• Binay favors Charter change


    Vice President Jejomar Binay on Wednesday said he is in favor of Charter change, or Cha-cha, specially amending the six-year term of the President and economic provisions on foreign ownership of businesses in the country.

    “Sa simula’t simula, hindi ako agree sa term limits. Kung gusto ng taong bayan, e di manilbihan. Dapat ‘yung 1935 Constitution natin ibalik na lang [Since the beginning, I didn’t agree on term limits. If the people like it, then officials should serve longer. The 1935 Constitution should be returned]. Six years is too long for a bad administrator, too short for a good one,” Binay told a media forum at Luneta Hotel in Manila.

    Unlike President Benigno Aquino 3rd who is against Charter change, Binay apparently keeps an open mind on amending the 1987 Constitution’s economic provisions.

    The Vice President said 100 percent foreign ownership of industries should be allowed to entice big investments, citing the experience of Thailand, which allowed full foreign ownership in the manufacturing sector.

    “Dapat magkaroon ng safeguard na alisin na yung 60-40 percent ownership [here in the Philippines], kasi sa Thailand ang karanasan nila, nung inalis yung ganyang restriction e dumami yung investors [There should be safeguards. Remove the 60-40 provision on investment. Like Thailand’s experience, that when they removed the restriction, more investors came in],” Binay noted.

    But the President has not changed his stand against Cha-cha, even if it is only to amend economic provisions of the Constitution.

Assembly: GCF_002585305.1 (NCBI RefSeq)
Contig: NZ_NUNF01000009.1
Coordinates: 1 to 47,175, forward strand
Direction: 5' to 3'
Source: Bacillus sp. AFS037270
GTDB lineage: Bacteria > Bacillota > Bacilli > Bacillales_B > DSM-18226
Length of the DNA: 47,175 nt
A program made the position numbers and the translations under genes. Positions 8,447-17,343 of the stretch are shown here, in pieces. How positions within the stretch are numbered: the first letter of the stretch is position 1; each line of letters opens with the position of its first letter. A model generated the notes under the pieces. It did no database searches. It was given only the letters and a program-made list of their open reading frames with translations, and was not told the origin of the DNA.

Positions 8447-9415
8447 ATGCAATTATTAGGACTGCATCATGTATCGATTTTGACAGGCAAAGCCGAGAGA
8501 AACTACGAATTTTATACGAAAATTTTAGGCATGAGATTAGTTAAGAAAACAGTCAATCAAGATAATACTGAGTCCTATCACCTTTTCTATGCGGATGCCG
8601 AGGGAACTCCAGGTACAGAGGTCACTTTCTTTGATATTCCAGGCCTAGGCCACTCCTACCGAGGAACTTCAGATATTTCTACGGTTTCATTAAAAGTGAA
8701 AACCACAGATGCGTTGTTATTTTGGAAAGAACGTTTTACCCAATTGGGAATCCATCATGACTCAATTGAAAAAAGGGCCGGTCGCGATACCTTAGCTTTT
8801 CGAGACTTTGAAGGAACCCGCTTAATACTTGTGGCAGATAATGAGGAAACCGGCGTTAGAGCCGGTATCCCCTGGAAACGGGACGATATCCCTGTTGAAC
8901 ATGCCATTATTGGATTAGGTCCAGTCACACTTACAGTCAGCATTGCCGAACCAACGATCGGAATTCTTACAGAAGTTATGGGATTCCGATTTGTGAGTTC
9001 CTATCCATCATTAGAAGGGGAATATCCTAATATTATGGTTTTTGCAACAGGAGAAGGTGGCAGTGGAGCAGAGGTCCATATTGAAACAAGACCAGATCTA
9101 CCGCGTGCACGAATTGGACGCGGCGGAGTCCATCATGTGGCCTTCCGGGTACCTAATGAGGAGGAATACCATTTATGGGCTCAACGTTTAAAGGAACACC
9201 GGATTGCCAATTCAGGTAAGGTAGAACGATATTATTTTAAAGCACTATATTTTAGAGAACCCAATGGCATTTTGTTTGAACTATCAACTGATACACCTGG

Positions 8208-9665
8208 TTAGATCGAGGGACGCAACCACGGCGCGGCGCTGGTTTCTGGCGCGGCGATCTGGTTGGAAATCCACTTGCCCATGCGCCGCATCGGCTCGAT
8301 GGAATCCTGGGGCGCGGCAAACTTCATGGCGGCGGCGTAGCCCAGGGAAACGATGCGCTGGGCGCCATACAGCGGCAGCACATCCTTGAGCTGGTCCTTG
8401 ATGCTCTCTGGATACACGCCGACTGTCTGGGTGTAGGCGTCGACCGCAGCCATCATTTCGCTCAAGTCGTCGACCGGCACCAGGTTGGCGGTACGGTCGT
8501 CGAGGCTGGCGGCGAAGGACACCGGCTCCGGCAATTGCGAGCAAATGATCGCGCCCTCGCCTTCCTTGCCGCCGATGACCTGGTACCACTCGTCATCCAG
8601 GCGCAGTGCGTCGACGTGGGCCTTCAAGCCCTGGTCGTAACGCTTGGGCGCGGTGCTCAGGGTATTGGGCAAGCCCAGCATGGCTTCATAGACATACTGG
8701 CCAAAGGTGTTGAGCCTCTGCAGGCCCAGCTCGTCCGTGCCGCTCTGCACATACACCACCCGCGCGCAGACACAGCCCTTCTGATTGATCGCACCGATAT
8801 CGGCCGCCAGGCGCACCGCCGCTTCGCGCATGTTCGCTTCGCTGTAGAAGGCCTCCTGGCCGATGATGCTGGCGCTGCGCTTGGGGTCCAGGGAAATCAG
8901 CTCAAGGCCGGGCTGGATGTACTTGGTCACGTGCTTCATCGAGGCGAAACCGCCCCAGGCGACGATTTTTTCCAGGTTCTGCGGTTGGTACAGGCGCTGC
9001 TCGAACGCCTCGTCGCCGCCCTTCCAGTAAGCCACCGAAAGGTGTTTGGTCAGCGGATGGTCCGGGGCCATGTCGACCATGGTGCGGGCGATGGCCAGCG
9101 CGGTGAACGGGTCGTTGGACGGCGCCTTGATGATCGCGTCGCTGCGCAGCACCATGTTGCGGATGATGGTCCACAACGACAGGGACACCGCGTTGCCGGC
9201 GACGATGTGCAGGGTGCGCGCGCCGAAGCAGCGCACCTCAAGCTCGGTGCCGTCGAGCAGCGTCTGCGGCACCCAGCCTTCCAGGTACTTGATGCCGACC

In a press conference, Presidential spokesperson Edwin Lacierda said Aquino does not see the need to ease the restrictive economic provisions.

    “So do we necessarily have to amend the Constitution? Some groups say, ‘yes we have to.’ But the belief of our President and we believe that we can do better the economy—I mean, make it more palatable to, for instance, foreign investment, is to . . . We can do it by making better the mechanisms within what we have right now and going through executive action by way of EO 184,” Lacierda said.

    E0 184, which was issued by Aquino, removed the 49 percent ownership limit in lending companies and 60 percent in financing companies and investment houses regulated by the Securities and Exchange Commission (SEC).

    This means foreign investors can now invest more in lending companies, financial companies and investment houses.

    Aquino issued EO 184 promulgating the 10th regular Foreign Investment Negative List (FINL), covers investments areas that are open to foreigners and reserved to Filipinos. The new list replaces the 9th FINL based on EO 98 in 2012.

    From the 2012 list of 26 professions, only pharmacy, radiologic and X-ray technology, criminology, forestry and law are reserved for Filipinos.

    The same EO retained the “no foreign equity” rule in mass media, retail trade enterprises amounting $2.5 million, cooperatives, private security agencies, small scale mining, utilization of marine resources in territorial waters, ownership and management of cockpits, manufacture and distribution of nuclear weapons, biological and chemical weapons, as well as manufacture of firecrackers and other pyrotechnic devices.

    It allows foreigners to invest up to 40 percent in the exploration and utilization of natural resources, ownership of private lands, operation of public utilities, education institutions other than those established by religious groups and missions abroad, production and trading of rice and corn, contracts for supply of materials and commodities to government agencies, facility operator of an infrastructure project requiring public franchise, operation of deep see commercial fishing vessels, adjustment companies, and ownership of condominium units.



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